Discussion:
SysGenID: a system generation id provider
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Catangiu, Adrian Costin
2021-04-09 20:20:39 UTC
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Hi all,

This RFC is a continuation of a longer kernel patch thread
https://lkml.org/lkml/2021/3/8/677 where we originally thought such
a mechanism belongs. Ultimately, consensus there was that this mechanism
would be better suited in userspace, so systemd was an obvious first choice.

Current proposal:

* As GitHub Issue here: https://github.com/systemd/systemd/issues/19269
* An example PoC here: https://github.com/acatangiu/sysgenid-dbus
* Described in this email as follows:

# SysGenID: a system generation id provider

## Background and problem

The System Generation ID feature is required in virtualized or
containerized environments by applications that work with local copies
or caches of world-unique data such as random values, uuids,
monotonically increasing counters, cryptographic nonces, etc.
Such applications can be negatively affected by VM or container
snapshotting when the VM or container is either cloned or returned to
an earlier point in time.

Solving the uniqueness problem strongly enough for cryptographic
purposes requires a mechanism which can deterministically reseed
userspace PRNGs with new entropy at restore time. This mechanism must
also support the high-throughput and low-latency use-cases that led
programmers to pick a userspace PRNG in the first place; be usable by
both application code and libraries; allow transparent retrofitting
behind existing popular PRNG interfaces without changing application
code; it must be efficient, especially on snapshot restore; and be
simple enough for wide adoption.

## Solution

Introduce a mechanism that standardizes an API for
applications and libraries to be made aware of uniqueness breaking
events such as VM or container snapshotting, and allow them to react
and adapt to such events.

The System Generation ID is meant to help in these scenarios by
providing a monotonically increasing u32 counter that changes each time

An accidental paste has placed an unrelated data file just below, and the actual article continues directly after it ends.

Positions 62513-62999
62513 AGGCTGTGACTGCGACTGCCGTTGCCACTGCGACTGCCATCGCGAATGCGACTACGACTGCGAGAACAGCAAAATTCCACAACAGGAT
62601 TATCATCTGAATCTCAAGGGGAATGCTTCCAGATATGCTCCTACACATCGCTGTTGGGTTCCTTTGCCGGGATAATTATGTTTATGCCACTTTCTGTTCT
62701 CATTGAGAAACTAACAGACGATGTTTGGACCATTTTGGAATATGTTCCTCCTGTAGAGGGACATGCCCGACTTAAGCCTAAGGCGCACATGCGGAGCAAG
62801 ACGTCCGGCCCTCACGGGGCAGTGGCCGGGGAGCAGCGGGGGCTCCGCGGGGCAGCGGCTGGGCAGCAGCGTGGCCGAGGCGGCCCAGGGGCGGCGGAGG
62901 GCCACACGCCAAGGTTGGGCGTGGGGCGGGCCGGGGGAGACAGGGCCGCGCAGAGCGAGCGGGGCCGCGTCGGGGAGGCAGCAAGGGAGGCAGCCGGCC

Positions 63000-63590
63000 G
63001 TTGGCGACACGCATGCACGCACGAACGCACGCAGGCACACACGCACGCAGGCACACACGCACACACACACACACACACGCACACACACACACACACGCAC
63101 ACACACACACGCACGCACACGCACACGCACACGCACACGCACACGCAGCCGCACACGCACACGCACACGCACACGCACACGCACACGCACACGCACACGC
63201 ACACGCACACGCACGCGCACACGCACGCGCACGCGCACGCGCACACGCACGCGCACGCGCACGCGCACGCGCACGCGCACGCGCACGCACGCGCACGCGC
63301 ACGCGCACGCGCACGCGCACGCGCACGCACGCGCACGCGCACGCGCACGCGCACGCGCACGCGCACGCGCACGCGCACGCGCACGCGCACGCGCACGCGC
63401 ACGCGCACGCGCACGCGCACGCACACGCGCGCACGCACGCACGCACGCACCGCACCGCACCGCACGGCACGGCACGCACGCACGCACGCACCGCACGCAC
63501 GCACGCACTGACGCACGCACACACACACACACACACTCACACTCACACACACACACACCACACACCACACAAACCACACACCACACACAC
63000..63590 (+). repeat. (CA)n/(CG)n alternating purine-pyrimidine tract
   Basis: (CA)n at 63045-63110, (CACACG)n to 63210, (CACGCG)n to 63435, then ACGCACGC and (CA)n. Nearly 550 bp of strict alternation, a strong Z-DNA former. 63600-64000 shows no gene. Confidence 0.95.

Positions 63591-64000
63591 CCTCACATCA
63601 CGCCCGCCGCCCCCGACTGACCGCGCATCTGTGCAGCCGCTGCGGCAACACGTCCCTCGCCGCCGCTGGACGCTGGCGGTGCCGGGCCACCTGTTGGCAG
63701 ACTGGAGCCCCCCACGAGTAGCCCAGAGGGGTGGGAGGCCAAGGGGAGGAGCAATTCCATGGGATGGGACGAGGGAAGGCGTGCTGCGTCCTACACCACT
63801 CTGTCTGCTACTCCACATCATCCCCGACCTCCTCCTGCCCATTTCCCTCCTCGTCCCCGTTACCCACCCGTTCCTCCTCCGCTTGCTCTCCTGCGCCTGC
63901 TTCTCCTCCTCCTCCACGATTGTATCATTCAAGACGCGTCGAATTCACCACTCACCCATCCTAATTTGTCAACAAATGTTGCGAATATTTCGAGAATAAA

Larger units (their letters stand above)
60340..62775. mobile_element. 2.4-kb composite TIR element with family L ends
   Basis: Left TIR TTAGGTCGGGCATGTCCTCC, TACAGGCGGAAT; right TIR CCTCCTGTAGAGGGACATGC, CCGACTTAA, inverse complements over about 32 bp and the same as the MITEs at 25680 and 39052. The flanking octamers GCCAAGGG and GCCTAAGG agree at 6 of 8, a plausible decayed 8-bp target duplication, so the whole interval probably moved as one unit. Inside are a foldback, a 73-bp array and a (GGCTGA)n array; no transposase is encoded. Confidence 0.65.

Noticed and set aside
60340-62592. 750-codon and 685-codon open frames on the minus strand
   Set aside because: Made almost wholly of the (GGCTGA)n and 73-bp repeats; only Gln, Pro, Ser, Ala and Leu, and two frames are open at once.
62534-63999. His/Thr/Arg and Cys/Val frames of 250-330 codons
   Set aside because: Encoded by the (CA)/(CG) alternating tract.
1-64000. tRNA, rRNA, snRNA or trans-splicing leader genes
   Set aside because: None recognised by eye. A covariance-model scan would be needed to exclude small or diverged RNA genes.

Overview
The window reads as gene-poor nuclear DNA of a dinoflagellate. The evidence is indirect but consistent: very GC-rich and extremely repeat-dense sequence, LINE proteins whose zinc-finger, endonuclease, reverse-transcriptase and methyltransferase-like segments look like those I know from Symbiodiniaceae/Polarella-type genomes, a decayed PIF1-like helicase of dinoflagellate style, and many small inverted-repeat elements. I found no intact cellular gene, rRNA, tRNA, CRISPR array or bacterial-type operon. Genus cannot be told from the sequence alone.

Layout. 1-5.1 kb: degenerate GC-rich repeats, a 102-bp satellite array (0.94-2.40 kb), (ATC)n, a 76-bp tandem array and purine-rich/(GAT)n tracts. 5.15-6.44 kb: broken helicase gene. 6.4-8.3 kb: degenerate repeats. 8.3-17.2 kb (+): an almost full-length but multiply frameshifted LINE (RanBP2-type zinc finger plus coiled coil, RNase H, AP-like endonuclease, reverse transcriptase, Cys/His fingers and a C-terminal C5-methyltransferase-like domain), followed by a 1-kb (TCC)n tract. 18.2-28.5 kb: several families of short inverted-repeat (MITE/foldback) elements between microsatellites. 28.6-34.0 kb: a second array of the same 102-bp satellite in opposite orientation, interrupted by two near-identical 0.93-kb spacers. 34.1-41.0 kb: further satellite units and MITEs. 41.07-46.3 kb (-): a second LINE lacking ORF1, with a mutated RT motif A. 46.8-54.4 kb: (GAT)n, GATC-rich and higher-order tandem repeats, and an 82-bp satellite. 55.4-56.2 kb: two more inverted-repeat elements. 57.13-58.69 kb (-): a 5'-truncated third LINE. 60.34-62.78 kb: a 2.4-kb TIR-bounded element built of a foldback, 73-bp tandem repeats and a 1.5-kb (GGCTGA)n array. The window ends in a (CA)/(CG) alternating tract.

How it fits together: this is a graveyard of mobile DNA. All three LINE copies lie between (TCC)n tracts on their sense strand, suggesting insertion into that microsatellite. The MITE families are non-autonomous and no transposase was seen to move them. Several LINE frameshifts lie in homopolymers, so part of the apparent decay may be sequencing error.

the VM or container is restored from a snapshot.

The `sysgenid` service exposes a monotonic incremental System Generation
u32 counter via the DBus `com.RFC.sysgenid` accessible at
`/com/RFC/sysgenid`. It provides asynchronous SysGen
counter update notifications, as well as counter retrieval and
confirmation mechanisms.
The counter starts from zero when the service is started and
monotonically increments every time the system generation changes.

Userspace applications or libraries can (a)synchronously consume the
system generation counter through the provided DBus interface, to
make any necessary internal adjustments following a system generation
update.

The provided DBus interface operations can be used to build a
system level safe workflow that guest software can follow to protect
itself from negative system snapshot effects.

System generation changes are driven by userspace software through a
dedicated DBus method.

### Warning
SysGenID alone does not guarantee complete snapshot
safety to applications using it. A certain workflow needs to be
followed at the system level, in order to make the system
snapshot-resilient. Please see the "Snapshot Safety Prerequisites"
section below.

## SysGenID DBus interface

#### Terminology
- `watcher` - a client using the SysGenID service _watching_ for system generation changes.
- `untracked watcher` - default state for all clients. For a client to be tracked it has
to explicitly opt-in by confirming back to the service the correct _system generation
counter_.
- `tracked watcher` - a client that is tracked by the service. Such a watcher is considered
`up-to-date` only after confirming back to the service the correct
_system generation counter_.